- BiologyFEMS microbiology reviews
The possible mechanisms allowing old cells to produce rejuvenated progeny are described in terms of accumulation and inheritance of aging factors and how changes in different organelles might interplay with each other are described.
Sir2 Blocks Extreme Life-Span Extension
Mitochondrial dysfunction, proteotoxicity, and aging: causes or effects, and the possible impact of NAD+-controlled protein glycation.
- BiologyAdvances in clinical chemistry
More than 10% of yeast genes are related to genome stability and influence cellular senescence via rDNA maintenance
- BiologyNucleic acids research
The link between rDNA state and senescence was broken after deletion of factors related with DNA polymerase ϵ, suggesting a model in which molecular events at the heart of the replication fork induce abnormal rDNA recombination and are responsible for the emergence of an aging signal.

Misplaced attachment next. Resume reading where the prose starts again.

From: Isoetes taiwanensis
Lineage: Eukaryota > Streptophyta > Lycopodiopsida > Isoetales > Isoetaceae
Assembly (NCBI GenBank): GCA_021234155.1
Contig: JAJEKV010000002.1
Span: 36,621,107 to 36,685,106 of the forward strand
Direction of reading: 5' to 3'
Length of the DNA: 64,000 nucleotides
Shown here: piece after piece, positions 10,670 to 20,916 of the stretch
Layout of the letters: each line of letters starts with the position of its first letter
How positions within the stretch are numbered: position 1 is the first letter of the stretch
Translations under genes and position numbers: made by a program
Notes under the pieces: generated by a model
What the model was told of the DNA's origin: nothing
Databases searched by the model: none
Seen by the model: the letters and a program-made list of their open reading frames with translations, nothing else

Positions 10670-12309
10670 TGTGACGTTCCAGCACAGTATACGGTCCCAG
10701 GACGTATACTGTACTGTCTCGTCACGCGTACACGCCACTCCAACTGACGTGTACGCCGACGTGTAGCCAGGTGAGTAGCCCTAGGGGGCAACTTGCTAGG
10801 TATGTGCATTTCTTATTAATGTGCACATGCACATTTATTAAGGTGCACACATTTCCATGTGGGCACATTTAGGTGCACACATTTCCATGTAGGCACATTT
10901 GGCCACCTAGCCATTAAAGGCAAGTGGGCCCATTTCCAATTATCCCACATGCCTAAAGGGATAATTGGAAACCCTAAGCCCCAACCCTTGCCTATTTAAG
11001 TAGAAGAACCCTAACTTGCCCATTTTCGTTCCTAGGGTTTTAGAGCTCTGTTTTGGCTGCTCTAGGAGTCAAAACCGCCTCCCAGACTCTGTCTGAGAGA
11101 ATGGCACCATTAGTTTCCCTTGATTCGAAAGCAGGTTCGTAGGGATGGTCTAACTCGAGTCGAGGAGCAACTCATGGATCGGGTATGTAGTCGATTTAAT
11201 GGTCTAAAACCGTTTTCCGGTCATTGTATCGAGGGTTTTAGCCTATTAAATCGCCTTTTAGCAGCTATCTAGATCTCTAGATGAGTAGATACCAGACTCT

Interorganelle signaling is a determinant of longevity in Saccharomyces cerevisiae.
The molecular mechanism of aging elucidated here parallels the results of genetic studies of aging in nematodes and fruit flies, as well as the caloric restriction paradigm in mammals, and it underscores the importance of metabolic regulation in aging, suggesting a general applicability.
Rtg2 protein links metabolism and genome stability in yeast longevity.
The results indicate that the suppression of ERC production by Rtg2p requires that it not be in the process of transducing the retrograde signal from the mitochondrion, and RTG2 lies at the nexus of cellular metabolism and genome stability, coordinating two pathways that have opposite effects on yeast longevity.
Metabolic Control and Gene Dysregulation in Yeast Aging
- BiologyAnnals of the New York Academy of Sciences
It is now clear that the functional status of chromatin plays an important role in aging, and an optimal level of Ras2p activity is required for maximum longevity.
Cellular responses to mitochondrial dysfunction: it's not always downhill
- BiologyCell Death and Differentiation
In yeast cells with dysfunctional mitochondria, major rearrangements of carbohydrate and nitrogen metabolism take place through pathways of intracellular signaling from mitochondria to the nucleus ± a response called retrograde regulation, which is not restricted to yeast cells, however.